When it’s wet, increasingly cold and dark it might feel that the great outdoors isn’t that tempting. Getting soaked through on a walk in the countryside or the prospect of washing basket full of dirty laundry piling up at home can feel a bit too much.

And yet the outdoors is open 365 days a year, 24 hours a day. Yes the nature of our landscapes can look very different but the winter months can throw up a real sense of adventure and excitement. Living on an island in the Atlantic means that we should be use the fickleness of the weather. Nature does grind to a half as the clocks change and we head towards winter.

It’s so important that if we are to live in a country where every child is wild, that they have an experience of nature all year round and not just on the sunny days. There is something exciting about wrapping up, putting  on you boots, filling the flask with hot chocolate and setting off for a day at the coast or countryside. The natural wildness of windswept days, crashing waves and tumbling leaves makes you feel alive.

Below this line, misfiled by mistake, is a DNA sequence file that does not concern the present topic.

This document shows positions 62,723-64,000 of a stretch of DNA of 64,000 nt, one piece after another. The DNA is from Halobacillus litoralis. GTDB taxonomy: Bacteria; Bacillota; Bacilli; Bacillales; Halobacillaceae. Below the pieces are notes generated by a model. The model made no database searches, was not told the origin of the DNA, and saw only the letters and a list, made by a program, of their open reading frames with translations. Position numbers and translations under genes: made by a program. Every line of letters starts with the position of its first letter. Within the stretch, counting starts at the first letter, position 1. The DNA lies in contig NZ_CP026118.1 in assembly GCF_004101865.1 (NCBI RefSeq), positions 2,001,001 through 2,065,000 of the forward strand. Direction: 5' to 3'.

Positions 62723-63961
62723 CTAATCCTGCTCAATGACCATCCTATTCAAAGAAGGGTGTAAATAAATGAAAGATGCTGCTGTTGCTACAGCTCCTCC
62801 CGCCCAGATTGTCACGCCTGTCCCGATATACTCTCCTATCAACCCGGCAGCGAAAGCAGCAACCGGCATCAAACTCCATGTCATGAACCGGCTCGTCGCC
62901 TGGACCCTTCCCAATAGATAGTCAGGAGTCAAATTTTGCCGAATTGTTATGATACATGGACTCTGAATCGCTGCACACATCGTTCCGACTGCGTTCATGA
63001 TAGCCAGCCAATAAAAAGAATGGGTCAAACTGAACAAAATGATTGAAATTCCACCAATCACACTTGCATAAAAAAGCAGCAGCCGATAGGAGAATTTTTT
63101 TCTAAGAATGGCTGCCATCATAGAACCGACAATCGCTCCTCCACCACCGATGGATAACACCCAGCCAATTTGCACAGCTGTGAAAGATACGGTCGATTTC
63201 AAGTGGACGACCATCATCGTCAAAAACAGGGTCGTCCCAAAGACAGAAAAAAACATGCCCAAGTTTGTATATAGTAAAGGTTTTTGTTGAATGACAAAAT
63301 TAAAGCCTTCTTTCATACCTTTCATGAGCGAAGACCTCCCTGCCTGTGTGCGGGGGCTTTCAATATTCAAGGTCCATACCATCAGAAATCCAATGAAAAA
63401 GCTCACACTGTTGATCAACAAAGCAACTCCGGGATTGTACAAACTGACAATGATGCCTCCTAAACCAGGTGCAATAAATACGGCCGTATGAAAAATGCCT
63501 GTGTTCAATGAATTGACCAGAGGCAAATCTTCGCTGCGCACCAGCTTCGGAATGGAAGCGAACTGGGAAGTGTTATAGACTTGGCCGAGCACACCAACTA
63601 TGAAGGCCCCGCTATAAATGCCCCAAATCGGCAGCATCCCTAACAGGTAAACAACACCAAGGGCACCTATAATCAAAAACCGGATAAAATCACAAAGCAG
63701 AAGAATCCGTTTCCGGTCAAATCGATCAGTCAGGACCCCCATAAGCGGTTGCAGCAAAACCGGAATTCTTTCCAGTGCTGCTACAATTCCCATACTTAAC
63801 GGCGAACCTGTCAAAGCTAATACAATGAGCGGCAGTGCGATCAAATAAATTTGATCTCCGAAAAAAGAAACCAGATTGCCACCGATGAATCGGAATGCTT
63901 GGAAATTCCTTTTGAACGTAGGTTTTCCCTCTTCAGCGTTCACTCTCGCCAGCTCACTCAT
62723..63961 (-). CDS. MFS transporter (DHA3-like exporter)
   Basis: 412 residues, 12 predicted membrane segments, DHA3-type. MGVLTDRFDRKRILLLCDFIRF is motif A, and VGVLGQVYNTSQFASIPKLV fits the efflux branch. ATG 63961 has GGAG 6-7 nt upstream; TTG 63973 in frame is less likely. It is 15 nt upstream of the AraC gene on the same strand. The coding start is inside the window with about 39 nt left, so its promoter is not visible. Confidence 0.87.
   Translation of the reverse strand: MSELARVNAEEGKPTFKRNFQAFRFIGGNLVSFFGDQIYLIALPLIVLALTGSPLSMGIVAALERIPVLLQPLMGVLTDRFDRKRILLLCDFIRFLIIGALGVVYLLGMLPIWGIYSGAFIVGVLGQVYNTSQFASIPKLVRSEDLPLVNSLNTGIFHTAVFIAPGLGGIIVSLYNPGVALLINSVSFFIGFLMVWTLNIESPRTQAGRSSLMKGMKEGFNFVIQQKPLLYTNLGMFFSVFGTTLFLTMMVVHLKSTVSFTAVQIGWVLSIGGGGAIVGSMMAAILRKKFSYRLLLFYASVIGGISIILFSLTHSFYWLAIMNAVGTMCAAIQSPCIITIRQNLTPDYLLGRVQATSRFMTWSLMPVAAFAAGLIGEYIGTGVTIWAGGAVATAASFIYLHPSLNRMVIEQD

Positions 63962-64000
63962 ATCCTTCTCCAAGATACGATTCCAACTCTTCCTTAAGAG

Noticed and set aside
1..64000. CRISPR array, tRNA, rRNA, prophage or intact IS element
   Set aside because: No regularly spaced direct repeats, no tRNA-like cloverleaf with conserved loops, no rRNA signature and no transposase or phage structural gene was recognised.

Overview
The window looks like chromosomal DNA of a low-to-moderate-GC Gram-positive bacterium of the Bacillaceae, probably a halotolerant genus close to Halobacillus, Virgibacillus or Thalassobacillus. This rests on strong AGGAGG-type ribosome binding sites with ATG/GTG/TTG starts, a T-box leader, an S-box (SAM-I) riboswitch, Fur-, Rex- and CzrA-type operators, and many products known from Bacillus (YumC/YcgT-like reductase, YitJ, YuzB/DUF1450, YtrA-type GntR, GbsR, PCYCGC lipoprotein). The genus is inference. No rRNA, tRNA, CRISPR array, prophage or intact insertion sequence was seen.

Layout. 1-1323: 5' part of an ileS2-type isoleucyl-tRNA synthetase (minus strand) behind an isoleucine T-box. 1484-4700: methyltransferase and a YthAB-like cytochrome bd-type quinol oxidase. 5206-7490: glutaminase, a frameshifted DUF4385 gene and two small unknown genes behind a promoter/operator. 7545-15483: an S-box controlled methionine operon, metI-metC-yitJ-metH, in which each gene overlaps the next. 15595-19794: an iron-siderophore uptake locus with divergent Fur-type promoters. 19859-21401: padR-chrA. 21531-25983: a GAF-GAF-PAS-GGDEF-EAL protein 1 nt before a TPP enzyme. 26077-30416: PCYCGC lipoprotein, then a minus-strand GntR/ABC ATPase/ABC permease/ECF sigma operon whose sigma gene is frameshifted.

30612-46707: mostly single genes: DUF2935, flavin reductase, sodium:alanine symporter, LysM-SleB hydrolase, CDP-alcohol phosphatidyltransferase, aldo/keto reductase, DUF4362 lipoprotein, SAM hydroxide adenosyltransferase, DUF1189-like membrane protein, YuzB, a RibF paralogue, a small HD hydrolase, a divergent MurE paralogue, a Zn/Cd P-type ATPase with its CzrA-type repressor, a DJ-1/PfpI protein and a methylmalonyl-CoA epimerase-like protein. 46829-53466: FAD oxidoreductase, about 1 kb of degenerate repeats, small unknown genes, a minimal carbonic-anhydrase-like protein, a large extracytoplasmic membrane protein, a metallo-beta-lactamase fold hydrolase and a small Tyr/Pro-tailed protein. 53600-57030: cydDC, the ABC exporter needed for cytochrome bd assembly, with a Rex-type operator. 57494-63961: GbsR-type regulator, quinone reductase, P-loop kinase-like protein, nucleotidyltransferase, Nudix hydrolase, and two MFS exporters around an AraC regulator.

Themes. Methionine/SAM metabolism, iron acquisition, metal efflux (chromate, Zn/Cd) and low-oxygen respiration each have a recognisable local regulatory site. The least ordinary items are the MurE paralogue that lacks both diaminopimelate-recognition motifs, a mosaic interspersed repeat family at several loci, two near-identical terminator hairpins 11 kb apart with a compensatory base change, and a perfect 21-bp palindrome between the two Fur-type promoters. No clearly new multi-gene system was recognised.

Jumping in puddles is one of the memories that many of us will have as kids. Those carefree moments of running up, jumping and hitting the water and soaking your parents; followed by laughter and the desire to do it time and time again is what wild time is all about.

For kids to flourish and grow there is a real sense of avoiding a sanitised world where the cold, wet and windy is absent from their every day lives. Feeling the full force of elements will often lead to the days that children will remember more than any other as they grow up.

A very British revolution: the creation of the National Parks

Seventy years ago Clement Attlee became Prime Minister. In the aftermath of the six long years of the Second World War the UK needed a new settlement fit for the future that could rebuild the morale and infrastructure of the country. As we all know the welfare state was born and this is now seen as one of the great reforming Governments that transformed people’s lives.

One of the less well known, but equally important aspects of six years of a very British revolution, was the huge strides that were made in opening up access to the countryside and beginning to create a system of protecting the wildlife that calls the British Isles home.